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How to setup the dev certificate when using Docker in development #6199

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Rick-Anderson opened this Issue May 3, 2018 · 39 comments

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@Rick-Anderson
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Rick-Anderson commented May 3, 2018

Javier is contact:
This needs to go in Enforce HTTPS in an ASP.NET Core
The first time you run dotnet after installing the SDK you get this message
Successfully installed the ASP.NET Core HTTPS Development Certificate.
To trust the certificate run 'dotnet dev-certs https --trust' (Windows and macOS only). For establishing trust on other platforms please refer to the platform specific documentation.
For more information on configuring HTTPS see https://go.microsoft.com/fwlink/?linkid=848054.

Copied from #3310
We also need to cover how to setup the dev certificate when using Docker in development:

  • Create an application on Visual Studio using the MVC template.
  • Run the app to ensure its working.
  • Add docker support for the application through the tooling.
  • Modify the dockerfile to expose the port 443 with
    EXPOSE 443
  • Modify the docker-compose override file to map ports, volumes and environement variables as follows (this will all be unnecessary after docker tooling has support for HTTPS):
    environment:
      - ASPNETCORE_ENVIRONMENT=Development
      - ASPNETCORE_URLS=https://localhost;http://localhost
      - ASPNETCORE_HTTPS_PORT=44349
    ports:
    # Replace the values on the left by the values on your launchSettings.json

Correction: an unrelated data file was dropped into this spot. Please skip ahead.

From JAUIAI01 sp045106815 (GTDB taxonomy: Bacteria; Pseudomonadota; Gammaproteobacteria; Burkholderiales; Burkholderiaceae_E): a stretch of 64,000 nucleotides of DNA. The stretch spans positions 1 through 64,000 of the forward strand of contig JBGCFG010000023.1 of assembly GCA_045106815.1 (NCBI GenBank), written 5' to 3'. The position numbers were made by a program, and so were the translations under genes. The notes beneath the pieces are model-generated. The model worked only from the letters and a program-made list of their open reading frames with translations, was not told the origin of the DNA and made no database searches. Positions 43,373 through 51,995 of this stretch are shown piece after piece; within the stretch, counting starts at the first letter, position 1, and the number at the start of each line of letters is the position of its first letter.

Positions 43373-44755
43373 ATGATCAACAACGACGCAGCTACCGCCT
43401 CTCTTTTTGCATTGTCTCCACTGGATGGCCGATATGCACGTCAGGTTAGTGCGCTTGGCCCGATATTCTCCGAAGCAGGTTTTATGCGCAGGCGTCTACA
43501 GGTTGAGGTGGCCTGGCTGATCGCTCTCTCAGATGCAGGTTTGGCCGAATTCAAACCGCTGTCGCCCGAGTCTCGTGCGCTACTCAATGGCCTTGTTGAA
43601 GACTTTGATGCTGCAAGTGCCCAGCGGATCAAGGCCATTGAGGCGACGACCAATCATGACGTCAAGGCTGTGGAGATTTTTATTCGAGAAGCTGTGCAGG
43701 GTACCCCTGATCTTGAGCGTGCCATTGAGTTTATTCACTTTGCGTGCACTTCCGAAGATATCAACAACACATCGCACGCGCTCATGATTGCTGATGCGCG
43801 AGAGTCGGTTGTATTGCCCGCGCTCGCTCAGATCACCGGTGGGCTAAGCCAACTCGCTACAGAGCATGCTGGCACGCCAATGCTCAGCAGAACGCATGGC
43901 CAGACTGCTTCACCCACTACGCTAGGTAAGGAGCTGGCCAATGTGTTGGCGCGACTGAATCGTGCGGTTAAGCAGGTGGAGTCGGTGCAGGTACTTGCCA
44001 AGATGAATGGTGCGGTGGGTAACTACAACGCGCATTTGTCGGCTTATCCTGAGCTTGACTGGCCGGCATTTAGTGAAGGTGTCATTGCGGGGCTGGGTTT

- "51217:80"
      - "44349:443"
    volumes:
      - ${APPDATA}/Microsoft/UserSecrets/:/root/.microsoft/usersecrets
      - ${APPDATA}/ASP.NET/Https:/root/.aspnet/https/
  • Export the HTTPS certificate into a PFX file using the dev-certs global tool to %APPDATA%/ASP.NET/Https/<>.pfx using a password of your choice (recommended password new-guid on powershell)
  • On your project, open user secrets and add the following configuration keys:
{
    "Kestrel":{
        "Certificates":{
            "Default":{
                "Path":     "/root/.aspnet/https/<AppName>>.pfx",
                "Password": "<<Your-Password>>"
            }
        }
    }
}
  • Run your application within the container.
  • Navigate to the HTTP endpoint on your application
    • You should not see any warning about the HTTPS certificate being invalid.
    • You should be redirected to the HTTPS endpoint automatically.

@Rick-Anderson Rick-Anderson added the 2.1 label May 3, 2018

@Rick-Anderson Rick-Anderson added this to the 2018 Q3 September 30 milestone May 3, 2018

@Rick-Anderson

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Rick-Anderson commented May 22, 2018

Subject: RE: Docker for ASP.NET Core 2.1 Preview 2

. Provided that your docker file and docker compose look like the ones that VS generates when you add VS support, there are a couple of steps you need to take to enable it manually.
In essence, you need to get the HTTPS development certificate from your machine into the container image as a pfx file in a special location on disk that we recognize and provide the password through user.

• Modify the dockerfile to expose the port 443 with
• EXPOSE 443
• Modify the docker-compose override file to map ports, volumes and environment variables as follows:
environment:
- ASPNETCORE_ENVIRONMENT=Development
- ASPNETCORE_URLS=https://+;http://+
- ASPNETCORE_HTTPS_PORT=44349
ports:
# Replace the values on the left by the values on your launchSettings.json
- "51217:80"
- "44349:443"
volumes:
- ${HOME}/.microsoft/usersecrets/:/root/.microsoft/usersecrets
- ${HOME}/.aspnet/https:/root/.aspnet/https/
• Export the HTTPS certificate into a PFX file using the dev-certs global tool to ${HOME}/.aspnet/https/<>.pfx using a password of your choice (dotnet dev-certs https -ep ${HOME}/.aspnet/https/ -p <>)
• Add the password to the user secrets in your project.
• Add the password to the user secrets in your project (dotnet user-secrets set "Kestrel:Certificates:Development:Password" "<>"

per Javier:
For setting up a non development certificate on kestrel the instructions are the same as for the development case (obviously you need to provide the certificate) and you need to set the path to the certificate in a configuration key.
"Kestrel:Certificates:Default:Path"